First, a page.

In the midst of the turmoil and conflict of our lives, the risen Christ still asks the disarming question, "Whom do you seek?" And in response to our confused replies he tells us, "I am he." His words still have power to stop us in our tracks and drive us to our knees, for Jesus Christ is Lord.

Whom do you seek?

Lord, there are things here which I cannot fully understand; “Amazing love, how can it be, that thou, my God, shouldst die for me?” Lord Jesus, I worship you. Help me to appreciate more fully the greatness of your love for me that I may love you in return. Keep me from denying you. Help me rather to declare to others the wonders of your redeeming love that they also may seek you and find in you eternal life.

May 29 2019 - Song of Songs 1:1-2:17 – A love song

The Song of Songs is attributed to Solomon (Song 1:1). It consists of a poetic celebration of the love between a man and a woman. Several voices are heard in this poem and are helpfully identified in headings found in most modern versions such as the NIV. So, for instance, a woman speaks of the one she loves in chapter 1 verses 2-4 and the man responds in verses 9-11. Other voices are labelled "Friends" in the NIV. I was in the habit of listening to The Daily Audio Bible for several years. Brian Hardin from Tennessee reads through the Old and New Testaments on a yearly schedule. When he comes to the Song of Songs he would normally be joined by his wife. The two of them would read the different parts and read together the sections spoken by many voices.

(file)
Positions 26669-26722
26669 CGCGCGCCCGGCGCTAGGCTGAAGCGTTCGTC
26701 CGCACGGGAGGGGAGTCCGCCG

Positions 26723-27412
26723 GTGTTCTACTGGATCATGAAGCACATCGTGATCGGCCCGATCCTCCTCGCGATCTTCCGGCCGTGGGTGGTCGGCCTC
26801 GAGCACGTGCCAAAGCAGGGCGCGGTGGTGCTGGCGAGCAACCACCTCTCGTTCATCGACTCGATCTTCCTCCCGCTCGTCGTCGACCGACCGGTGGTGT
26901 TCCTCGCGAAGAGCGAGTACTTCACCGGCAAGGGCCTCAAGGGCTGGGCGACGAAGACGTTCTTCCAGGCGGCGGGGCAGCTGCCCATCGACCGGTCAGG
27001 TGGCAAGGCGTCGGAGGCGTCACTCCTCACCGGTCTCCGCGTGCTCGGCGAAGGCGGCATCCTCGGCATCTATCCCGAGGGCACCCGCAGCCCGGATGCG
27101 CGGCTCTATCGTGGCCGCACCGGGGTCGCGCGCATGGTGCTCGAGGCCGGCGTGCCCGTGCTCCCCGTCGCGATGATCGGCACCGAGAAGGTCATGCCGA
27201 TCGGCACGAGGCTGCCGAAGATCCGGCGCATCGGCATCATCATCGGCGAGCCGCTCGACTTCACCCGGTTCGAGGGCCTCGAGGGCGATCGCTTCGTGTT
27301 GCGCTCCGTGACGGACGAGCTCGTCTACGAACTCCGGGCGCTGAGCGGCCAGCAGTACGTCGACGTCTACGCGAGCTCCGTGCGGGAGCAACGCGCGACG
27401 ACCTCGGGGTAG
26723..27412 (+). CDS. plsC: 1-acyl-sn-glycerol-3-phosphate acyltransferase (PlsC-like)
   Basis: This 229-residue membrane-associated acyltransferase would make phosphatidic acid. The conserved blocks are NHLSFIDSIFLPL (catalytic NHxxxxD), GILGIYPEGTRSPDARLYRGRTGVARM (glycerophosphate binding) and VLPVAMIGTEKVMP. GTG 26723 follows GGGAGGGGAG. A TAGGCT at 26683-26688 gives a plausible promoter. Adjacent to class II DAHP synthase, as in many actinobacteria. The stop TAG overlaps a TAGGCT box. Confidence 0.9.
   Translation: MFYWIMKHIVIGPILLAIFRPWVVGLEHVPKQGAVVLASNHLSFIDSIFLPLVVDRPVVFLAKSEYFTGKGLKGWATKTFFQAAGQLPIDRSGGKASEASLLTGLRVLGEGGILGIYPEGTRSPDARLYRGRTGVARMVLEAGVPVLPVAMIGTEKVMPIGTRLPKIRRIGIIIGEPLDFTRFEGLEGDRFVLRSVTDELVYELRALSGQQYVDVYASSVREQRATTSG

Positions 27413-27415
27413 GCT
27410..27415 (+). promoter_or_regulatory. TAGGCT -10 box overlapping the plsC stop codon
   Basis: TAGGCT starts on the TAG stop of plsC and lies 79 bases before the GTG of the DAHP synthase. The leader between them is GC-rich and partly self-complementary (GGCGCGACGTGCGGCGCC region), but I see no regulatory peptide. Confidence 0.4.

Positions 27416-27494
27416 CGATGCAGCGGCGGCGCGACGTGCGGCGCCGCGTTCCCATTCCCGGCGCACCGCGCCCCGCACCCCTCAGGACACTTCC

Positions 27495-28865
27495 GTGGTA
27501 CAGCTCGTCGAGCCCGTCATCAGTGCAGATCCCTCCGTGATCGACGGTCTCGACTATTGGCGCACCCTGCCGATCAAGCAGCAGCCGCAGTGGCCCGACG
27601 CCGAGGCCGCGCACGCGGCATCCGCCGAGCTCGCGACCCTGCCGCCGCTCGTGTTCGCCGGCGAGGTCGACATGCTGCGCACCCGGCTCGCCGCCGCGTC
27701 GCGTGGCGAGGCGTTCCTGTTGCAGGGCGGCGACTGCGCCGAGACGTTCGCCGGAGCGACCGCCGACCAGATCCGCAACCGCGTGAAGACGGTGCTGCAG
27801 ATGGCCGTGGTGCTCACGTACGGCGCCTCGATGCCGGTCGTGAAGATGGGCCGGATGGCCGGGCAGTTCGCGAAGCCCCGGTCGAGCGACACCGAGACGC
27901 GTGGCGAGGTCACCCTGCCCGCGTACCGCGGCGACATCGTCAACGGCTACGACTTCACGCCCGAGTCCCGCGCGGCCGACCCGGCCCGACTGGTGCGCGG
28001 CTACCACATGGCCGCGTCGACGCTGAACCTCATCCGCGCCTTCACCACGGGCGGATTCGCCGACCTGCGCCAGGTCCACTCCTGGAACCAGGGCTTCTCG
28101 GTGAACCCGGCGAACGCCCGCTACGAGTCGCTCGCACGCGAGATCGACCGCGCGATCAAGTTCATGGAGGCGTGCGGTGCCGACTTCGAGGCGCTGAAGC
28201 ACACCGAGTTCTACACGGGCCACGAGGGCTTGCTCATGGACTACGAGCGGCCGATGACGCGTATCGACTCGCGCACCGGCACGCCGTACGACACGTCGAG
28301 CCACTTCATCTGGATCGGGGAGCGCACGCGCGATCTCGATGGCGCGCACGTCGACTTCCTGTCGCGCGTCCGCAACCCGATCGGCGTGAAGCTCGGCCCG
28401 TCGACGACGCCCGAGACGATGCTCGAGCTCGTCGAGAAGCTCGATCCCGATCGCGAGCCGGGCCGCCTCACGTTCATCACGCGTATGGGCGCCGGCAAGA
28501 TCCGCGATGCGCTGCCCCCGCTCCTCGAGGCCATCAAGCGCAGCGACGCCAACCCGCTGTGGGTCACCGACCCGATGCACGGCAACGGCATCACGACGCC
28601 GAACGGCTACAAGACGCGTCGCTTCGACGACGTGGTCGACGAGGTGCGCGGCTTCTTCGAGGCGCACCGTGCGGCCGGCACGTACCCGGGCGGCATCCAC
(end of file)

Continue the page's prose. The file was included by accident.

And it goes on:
But what is this love song doing in the Bible? Some of the material in it is so sensual and suggestive that young Jewish boys were not allowed to read it before their bar mitzvar, their coming of age.

One of the common ways to explain the inclusion of this book in the Bible is to suggest that it should be read allegorically. Jewish commentators often argued that the book describes the depths of the relationship of mutual love that exists between God and his people Israel. In a similar way, Christians, following the New Testament description of Christ as bridegroom to the church, his bride (John 3:29; Eph. 5:22ff.; Rev. 18:23ff.), have often read this book as a description of Christ's love for his people and of our love for Christ.